4. Inspect windshield wiper blades.
Wiper blades take a beating during winter months when snow and low temps can degrade the rubber, so you may want to replace them before you start your trip. It’s easy to do yourself; just check your owner’s manual for instructions and blade sizes. Or even simpler: have the blades replaced at our service center.
5. Tend to your tires.
Scenic overlooks should be for taking beautiful photos, not changing tires. To try to minimize hassle on your road trip, make sure you take care of your tires ahead of time. Fill them to the correct pressure. Rotate them every 8,000 to 10,000 miles, depending on the manufacturer’s recommendation, to ensure even tread wear. And look for each tire’s wear indicator: When it appears level with the tread, it’s time for a replacement. Use the Ford Service Tire Finder to get the right match. You can also go to the Borgman Service Center to get your wear indicators examined by one of our service technicians—and they can change your tires for you.
Remember: While checking your tires, you also need to test the pressure on your spare tire. If your spare is secured underneath the vehicle, make sure you know how to remove it, and that the parts aren’t rusted or stuck—it’s way better to figure this stuff out ahead of time instead of when you actually need your spare.
6. Test the lights and mirrors.
Safety is of the utmost importance on a road trip. Besides buckling up (yourself and all your passengers, of course), make sure your mirrors are moveable and in the right position. Set aside a few minutes before you leave to test your headlamps, high beams, turn signals, brake lights and hazard lights; do it with the help of a friend. Adjust headlamps to the proper height and angle to allow you to see the road better—and keep your lights from shining directly into other drivers’ eyes. If any parts are not working properly, you can check out FordParts.com or visit the Borgman Parts Center to find a new one.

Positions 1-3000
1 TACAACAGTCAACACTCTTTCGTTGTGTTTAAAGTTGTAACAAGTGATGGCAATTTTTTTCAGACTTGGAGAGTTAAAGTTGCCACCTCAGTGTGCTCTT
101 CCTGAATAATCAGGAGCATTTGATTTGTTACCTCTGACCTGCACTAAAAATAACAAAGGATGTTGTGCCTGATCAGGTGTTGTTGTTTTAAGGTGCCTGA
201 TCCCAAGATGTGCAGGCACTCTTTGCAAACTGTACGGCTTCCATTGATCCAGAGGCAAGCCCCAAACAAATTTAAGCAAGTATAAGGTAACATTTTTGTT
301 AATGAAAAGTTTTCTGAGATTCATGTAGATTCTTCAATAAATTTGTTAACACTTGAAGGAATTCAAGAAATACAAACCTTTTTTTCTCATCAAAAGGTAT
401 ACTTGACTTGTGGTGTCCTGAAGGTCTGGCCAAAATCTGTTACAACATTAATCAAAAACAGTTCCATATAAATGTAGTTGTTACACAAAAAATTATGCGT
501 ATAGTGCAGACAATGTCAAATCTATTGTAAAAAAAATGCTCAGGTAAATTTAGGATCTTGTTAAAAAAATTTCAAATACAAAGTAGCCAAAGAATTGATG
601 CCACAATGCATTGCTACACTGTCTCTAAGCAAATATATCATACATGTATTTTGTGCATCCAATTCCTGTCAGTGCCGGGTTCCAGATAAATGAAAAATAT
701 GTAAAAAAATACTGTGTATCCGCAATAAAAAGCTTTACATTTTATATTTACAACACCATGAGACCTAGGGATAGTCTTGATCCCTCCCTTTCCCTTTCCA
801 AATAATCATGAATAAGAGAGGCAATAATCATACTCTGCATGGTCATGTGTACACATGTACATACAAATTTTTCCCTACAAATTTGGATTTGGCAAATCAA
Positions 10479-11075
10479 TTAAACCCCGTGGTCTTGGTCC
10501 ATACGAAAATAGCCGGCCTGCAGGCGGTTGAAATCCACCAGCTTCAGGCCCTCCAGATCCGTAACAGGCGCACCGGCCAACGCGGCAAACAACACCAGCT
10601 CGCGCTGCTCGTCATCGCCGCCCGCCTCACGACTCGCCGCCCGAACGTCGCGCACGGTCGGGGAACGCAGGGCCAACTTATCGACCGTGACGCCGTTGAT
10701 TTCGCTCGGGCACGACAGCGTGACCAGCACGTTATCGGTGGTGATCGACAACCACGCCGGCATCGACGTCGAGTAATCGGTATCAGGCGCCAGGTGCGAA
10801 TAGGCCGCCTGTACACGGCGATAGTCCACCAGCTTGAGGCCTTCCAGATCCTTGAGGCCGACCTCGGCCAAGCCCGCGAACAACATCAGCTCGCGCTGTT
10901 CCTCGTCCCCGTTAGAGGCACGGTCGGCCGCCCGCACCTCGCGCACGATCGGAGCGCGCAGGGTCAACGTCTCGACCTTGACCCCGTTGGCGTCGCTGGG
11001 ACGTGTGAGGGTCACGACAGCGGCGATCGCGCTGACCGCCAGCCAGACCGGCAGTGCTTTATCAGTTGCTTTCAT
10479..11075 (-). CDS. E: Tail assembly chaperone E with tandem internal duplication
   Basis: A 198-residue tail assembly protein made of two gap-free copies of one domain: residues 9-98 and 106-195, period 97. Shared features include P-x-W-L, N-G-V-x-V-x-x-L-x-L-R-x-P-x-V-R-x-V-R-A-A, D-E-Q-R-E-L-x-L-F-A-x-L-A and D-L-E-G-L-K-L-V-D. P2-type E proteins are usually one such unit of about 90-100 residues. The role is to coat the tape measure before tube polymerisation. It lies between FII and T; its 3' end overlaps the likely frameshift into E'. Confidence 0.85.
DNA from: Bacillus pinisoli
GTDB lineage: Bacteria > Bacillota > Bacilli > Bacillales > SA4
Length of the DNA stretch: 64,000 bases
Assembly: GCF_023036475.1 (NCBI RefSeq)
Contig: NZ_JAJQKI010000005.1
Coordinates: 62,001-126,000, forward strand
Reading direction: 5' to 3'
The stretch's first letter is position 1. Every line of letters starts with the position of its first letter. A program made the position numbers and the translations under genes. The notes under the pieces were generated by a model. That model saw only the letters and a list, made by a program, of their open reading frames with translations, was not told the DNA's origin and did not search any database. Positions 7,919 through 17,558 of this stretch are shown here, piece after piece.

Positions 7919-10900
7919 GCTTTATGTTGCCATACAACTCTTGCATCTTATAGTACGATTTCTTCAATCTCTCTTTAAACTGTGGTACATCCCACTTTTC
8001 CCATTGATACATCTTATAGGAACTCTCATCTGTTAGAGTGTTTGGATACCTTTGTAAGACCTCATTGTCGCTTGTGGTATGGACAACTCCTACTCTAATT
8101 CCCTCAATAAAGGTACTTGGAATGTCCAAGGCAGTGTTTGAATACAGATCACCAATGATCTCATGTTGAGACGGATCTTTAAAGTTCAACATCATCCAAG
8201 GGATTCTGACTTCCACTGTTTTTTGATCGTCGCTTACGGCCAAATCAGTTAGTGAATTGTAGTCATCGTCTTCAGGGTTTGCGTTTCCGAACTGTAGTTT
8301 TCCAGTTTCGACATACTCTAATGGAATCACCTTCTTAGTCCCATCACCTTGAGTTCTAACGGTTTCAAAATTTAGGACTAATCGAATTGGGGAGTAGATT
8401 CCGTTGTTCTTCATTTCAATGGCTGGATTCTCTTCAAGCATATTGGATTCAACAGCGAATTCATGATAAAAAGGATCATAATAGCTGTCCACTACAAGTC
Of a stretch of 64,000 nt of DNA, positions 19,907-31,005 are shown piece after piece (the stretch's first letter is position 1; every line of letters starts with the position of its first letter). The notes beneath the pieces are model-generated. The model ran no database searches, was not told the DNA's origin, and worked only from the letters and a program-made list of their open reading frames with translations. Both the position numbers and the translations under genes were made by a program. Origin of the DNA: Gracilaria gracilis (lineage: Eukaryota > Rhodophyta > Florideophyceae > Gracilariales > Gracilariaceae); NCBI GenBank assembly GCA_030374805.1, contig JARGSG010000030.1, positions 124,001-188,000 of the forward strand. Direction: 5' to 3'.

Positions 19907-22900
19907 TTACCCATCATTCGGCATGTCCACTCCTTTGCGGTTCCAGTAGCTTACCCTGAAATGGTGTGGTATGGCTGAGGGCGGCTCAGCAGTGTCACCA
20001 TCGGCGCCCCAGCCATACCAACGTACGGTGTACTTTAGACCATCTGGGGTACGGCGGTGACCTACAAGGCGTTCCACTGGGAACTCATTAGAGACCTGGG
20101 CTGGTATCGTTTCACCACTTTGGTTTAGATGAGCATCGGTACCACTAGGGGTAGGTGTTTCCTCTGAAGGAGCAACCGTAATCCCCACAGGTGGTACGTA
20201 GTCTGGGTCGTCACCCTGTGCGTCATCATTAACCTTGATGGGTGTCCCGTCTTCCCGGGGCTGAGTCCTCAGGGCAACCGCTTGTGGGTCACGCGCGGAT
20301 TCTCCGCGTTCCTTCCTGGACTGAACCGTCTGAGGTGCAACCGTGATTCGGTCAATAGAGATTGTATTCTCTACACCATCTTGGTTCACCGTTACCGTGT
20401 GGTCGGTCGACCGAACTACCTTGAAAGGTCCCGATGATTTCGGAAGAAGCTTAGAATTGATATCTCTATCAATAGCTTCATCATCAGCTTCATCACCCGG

7. Pack an emergency kit.
Chances are, you already have some sort of an emergency kit stashed away somewhere in your vehicle. But do yourself a favor before you start your road trip: Track down the kit, open it up and take a quick inventory. Depending on how old it is, you may need to replace items or add to it. A comprehensive emergency kit should include jumper cables, work gloves, rags, a tire gauge, emergency blankets, a flashlight, flares, a spare ignition key, and basic tools such as screwdrivers and pliers. You could also add an extra headlamp as well as bottles of engine oil and coolant. For fall months and the wintertime, adding hand-warmer packets, a hat, and an extra pair of gloves and socks would be a good idea too. Tuck it all away in your trunk, and hopefully, you won’t have to dig it out again until just before your next road trip.
Looking for a New Road Trip Vehicle in Grand Rapids, MI?
If you’re looking for a New Ford vehicle for cruising around West Michigan, stop by Borgman Ford in Grand Rapids today and check out our selection of New Ford vehicles. We have spacious, comfortable, and capable New Ford SUVs perfect for family getaways, as well as highly fuel-efficient options for those who travel all the time. If you have any concerns about your current vehicle, especially before going on a road trip, Contact the Borgman Service Center and take it in for a check up!